While usually more bitter and sometimes sweeter than American beer, the imports--particularly the Europeans--are best distinguished by their substantiality, a quality referring, in crudest terms, to the stuff you're left with when the chill is gone. Imported beers are liable to arrive in slightly altered condition, as shipping trauma and rumored concessions to the American market may, indeed, affect the taste. Still, one must assume that memories of superior on-location foreign beers may well have less to do with real differences than with the thirsty-traveler syndrome, which can happen anywhere.

BECK'S (Bremen, West Germany)

A weighty, bittersweet concoction that holds its flavor down through warmth but leaves you wondering whether that's a virtue. This beer is so overbearing that bad-mouthing it seems risky. There are self-appointed aficionados who swear even by its Plutonian dark version, but by normal American standards, we think it's too eccentric for unqualified approbation. B PLUS

CARLSBERG (Copenhagen, Denmark)

Carlsberg's unique, but not for the best reasons. Although interestingly dry at freezing temperatures, Carlsberg soon becomes thinner and sourer than the other Europeans. B

DOS EQUIS (Mexico)

XX, one of the two leading Mexican imports, has a deep amber color, a strong, distinctive flavor and about four times the glass life of the blond Carta Blanca. Well-tempered bitterness and substantial body. Will get you drunk. B PLUS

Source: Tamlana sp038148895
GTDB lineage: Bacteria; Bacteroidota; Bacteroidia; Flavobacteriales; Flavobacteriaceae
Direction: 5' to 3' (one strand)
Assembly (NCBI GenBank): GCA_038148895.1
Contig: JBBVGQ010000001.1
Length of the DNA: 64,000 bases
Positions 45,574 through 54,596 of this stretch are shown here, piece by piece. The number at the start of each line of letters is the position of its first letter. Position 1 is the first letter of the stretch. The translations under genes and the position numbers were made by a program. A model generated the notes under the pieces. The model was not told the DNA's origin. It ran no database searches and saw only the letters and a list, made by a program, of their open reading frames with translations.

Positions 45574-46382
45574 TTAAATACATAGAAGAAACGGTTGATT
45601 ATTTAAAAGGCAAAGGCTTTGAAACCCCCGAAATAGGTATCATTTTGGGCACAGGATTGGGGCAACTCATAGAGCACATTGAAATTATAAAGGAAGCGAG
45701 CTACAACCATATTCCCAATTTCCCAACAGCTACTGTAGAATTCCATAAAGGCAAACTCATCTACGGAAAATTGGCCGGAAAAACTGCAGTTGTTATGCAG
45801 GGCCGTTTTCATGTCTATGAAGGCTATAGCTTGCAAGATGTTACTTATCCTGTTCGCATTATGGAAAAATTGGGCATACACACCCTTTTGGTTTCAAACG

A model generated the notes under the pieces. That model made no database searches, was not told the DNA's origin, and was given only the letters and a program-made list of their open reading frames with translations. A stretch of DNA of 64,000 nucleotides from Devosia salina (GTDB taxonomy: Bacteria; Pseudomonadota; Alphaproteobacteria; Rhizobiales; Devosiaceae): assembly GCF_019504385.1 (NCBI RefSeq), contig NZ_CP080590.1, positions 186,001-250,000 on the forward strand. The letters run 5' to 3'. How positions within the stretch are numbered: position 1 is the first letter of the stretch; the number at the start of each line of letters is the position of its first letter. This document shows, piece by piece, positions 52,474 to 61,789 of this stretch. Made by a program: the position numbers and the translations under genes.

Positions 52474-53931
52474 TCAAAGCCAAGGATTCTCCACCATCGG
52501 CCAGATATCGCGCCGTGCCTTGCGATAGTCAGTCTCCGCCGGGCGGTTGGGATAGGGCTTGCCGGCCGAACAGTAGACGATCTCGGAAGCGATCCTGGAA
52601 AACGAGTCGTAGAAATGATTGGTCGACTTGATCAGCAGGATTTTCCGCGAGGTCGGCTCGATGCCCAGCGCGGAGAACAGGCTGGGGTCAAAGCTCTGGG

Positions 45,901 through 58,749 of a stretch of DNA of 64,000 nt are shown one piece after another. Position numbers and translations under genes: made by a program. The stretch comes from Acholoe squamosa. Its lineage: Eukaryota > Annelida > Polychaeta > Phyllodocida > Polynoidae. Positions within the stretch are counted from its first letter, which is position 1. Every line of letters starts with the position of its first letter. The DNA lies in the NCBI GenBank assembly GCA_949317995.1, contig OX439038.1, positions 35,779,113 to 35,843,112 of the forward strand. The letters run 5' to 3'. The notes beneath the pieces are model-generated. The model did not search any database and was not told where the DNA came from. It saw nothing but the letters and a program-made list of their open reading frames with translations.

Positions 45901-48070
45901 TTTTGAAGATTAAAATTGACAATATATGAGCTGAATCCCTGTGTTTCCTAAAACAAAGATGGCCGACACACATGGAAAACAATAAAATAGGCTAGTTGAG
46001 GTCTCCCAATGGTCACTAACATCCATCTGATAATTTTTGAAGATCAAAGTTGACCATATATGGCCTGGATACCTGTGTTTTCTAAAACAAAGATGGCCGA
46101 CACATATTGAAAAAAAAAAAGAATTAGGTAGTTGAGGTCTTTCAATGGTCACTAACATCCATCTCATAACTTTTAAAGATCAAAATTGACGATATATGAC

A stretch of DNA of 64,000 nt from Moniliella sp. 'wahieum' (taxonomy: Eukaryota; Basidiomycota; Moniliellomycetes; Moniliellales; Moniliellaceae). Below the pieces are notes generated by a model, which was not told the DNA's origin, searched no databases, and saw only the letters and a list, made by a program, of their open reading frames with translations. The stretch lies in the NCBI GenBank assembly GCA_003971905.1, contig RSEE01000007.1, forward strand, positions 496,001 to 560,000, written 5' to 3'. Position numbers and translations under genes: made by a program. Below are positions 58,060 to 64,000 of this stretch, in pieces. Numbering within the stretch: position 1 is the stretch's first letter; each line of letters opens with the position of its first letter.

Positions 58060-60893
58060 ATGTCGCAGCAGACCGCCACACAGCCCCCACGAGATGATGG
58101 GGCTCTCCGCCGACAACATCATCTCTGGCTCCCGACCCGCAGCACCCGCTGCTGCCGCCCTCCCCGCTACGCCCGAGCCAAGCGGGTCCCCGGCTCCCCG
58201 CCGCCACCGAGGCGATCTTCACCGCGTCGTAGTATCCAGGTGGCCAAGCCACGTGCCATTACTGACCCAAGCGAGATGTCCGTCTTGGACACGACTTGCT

HEINEKEN (Holland)

Heineken is European beer in many bars and supermarkets this side of the Atlantic and, though against Lowenbrau and Wurzburger it falls somewhat short on definition, its popularity is no indication of American gullibility. This beer does what European beers are supposed to do: keeps your tongue busy. Its sharp, cool, bitter flavor is modulated with a tangy one, and its body is vibrantly light. We found, incidentally, that, serving suggestion notwithstanding (45 to 50 degrees), we liked Heineken best the way we drank it in Amsterdam, ice-cold. A MINUS

KIRIN (Japan)

Don't expect this to taste exotic just because it's made from rice--read a Budweiser label lately? It does taste zingy and refreshing and is clearly a quality beer but not one of the greats. The slight bitterness is only slightly interesting, and even Kirin admirers admit that it flirts with pissiness. B

LABATT "BLUE" (Canada)